Gum Disease Clinic in Battersea
Gum Disease Clinic FAQs:
What is gum disease?
The signs of gum disease include redness, swelling, soreness of the gums and the tissues supporting the teeth. There are two main forms of gum disease: gingivitis and periodontal disease.
What is gingivitis?
Gingivitis means inflammation of the gums. The first sign is often bleeding gums when brushing the teeth and the gums become very red and swollen. You may also experience a bad taste in your mouth and an unpleasant smell.
What is periodontal disease?
If gum disease is left untreated it can turn into periodontal disease. This affects the tissues supporting the teeth. As the disease progresses the bone around the teeth is lost, the teeth then become loose. If the disease is not treated at this stage, the teeth may eventually fall out. The majority of people are not aware that more teeth are lost trough periodontal disease than through tooth decay.
Am I likely to suffer from gum disease?
Most people suffer from some form of gum disease at some stage in their life, and it is the major cause of tooth loss in adults. As it is a slow developing disease in most people it can be slowed down to a rate that should allow you to keep most of your teeth for life with a good cleaning regime at home and regular checks from your dentist and hygienist.
What is the cause of gum disease?
Gum disease is caused by plaque. Plaque is a film of bacteria which forms on the surface of the teeth and gums every day. To prevent gum disease you need to make sure you remove all the plaque which accumulates on your teeth daily. This is done by brushing and flossing at least twice a day. Many of the bacteria in plaque are completely harmless, but there are some that have been shown to be the main cause of gum disease.
How will smoking affect my gums and teeth?
Smoking can also make gum disease worse. The gum’s ability of repair and defense is diminished by the content of tobacco smoke.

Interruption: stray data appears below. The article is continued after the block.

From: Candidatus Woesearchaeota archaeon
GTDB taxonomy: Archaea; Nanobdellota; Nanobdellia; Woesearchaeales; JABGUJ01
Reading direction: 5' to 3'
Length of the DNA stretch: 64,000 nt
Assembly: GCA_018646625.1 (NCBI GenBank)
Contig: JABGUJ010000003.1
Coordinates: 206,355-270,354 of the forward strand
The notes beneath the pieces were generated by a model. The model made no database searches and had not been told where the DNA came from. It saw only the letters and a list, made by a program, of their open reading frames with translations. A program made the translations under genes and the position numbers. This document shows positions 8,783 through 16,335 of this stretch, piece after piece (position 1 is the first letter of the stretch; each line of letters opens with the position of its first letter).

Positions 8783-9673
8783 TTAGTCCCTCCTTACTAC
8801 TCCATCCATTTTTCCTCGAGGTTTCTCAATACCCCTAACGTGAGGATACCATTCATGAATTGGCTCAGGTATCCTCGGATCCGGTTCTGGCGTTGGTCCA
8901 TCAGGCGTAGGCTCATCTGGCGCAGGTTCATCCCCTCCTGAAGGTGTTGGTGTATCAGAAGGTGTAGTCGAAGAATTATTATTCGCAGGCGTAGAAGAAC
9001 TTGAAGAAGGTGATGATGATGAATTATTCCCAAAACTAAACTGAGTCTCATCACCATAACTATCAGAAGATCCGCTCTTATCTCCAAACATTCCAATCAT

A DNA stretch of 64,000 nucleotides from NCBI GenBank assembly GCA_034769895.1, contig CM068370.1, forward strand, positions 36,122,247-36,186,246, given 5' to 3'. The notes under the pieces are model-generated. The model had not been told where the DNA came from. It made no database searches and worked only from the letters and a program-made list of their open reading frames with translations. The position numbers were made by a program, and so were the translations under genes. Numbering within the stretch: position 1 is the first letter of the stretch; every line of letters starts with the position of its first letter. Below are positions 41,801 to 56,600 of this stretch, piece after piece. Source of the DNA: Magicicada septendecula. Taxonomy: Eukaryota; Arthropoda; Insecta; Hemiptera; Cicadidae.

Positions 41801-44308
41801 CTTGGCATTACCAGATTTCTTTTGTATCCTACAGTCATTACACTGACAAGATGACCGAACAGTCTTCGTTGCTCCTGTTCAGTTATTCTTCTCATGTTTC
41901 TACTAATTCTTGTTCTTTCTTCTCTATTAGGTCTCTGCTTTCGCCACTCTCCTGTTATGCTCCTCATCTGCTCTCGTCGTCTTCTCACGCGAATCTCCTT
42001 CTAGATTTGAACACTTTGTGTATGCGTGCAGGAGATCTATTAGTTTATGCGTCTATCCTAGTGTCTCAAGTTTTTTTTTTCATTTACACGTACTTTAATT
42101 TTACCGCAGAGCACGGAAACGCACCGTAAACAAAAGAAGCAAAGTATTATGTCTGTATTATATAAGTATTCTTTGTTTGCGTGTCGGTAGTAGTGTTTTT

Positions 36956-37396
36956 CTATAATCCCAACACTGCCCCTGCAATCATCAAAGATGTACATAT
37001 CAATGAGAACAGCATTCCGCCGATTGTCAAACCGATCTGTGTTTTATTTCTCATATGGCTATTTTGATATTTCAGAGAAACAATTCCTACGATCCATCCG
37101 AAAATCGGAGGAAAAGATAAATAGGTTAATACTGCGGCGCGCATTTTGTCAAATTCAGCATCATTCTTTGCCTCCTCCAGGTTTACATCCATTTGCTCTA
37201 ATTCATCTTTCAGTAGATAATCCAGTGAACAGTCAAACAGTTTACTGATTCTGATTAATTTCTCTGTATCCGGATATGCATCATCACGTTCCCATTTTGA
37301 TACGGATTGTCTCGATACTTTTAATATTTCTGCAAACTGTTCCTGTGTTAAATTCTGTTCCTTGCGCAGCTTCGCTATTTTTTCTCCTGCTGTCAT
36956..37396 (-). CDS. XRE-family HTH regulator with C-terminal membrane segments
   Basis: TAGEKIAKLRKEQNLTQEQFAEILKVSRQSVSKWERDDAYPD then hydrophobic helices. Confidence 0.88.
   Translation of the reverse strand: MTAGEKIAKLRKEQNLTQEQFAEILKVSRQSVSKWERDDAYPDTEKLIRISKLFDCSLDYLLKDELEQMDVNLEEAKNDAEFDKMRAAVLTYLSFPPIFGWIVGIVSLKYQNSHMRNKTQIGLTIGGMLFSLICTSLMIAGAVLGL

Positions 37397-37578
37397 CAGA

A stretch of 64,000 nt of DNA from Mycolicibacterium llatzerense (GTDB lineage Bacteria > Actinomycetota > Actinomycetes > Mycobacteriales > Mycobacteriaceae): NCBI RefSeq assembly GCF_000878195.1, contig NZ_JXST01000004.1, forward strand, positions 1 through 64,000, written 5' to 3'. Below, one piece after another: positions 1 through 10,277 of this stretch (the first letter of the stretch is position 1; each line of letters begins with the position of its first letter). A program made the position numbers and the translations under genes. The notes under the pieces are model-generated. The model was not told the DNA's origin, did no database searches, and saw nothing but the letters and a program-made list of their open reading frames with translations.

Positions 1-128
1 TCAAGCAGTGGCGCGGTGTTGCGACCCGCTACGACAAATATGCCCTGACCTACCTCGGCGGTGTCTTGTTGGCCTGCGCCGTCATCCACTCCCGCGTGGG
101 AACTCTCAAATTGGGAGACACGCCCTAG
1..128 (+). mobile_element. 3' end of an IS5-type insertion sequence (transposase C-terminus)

What happens if gum disease is not treated?
Because gum disease can progress painlessly you are not always aware of the damage it causes. However, the bacteria are sometimes more active and this makes your gums sore. Over a number of years, the bone supporting the teeth can be lost. If the disease is left untreated for a long time, treatment can become more difficult or impossible.
What do I do if I think I have gum disease?
Firstly you should visit your dentist for a thorough check up of your teeth and gums .Your dentist may take x-rays to assess the bone levels around the teeth. This is usually an indication of whether gum disease is present. The dentist can measure the ‘cuff’ of gum around each tooth with a blunt probe which measure the depths of any ’pocketing’ around the tooth. This assessment is very important, so the correct treatment can be prescribed for you.
What treatments are needed?
Your dental hygienist will clean your teeth thoroughly to remove the scale. You’ll also be shown how to remove plaque successfully yourself, cleaning all surfaces of your teeth thoroughly and effectively. This may take a number of sessions.
What else may be needed?
Once your teeth are clean, your dentist may decide to carry out further cleaning of the roots of the teeth, to make sure that the last pockets of bacteria are removed.
Once I have had periodontal disease, can I get it again?
If the teeth are not cleaned thoroughly each day plaque will stay on the teeth and without a doubt cause gum disease. It is never cured but it can be controlled; as long as you keep up the home care regime you have been taught. Any further loss of bone will be very slow and it may stop altogether.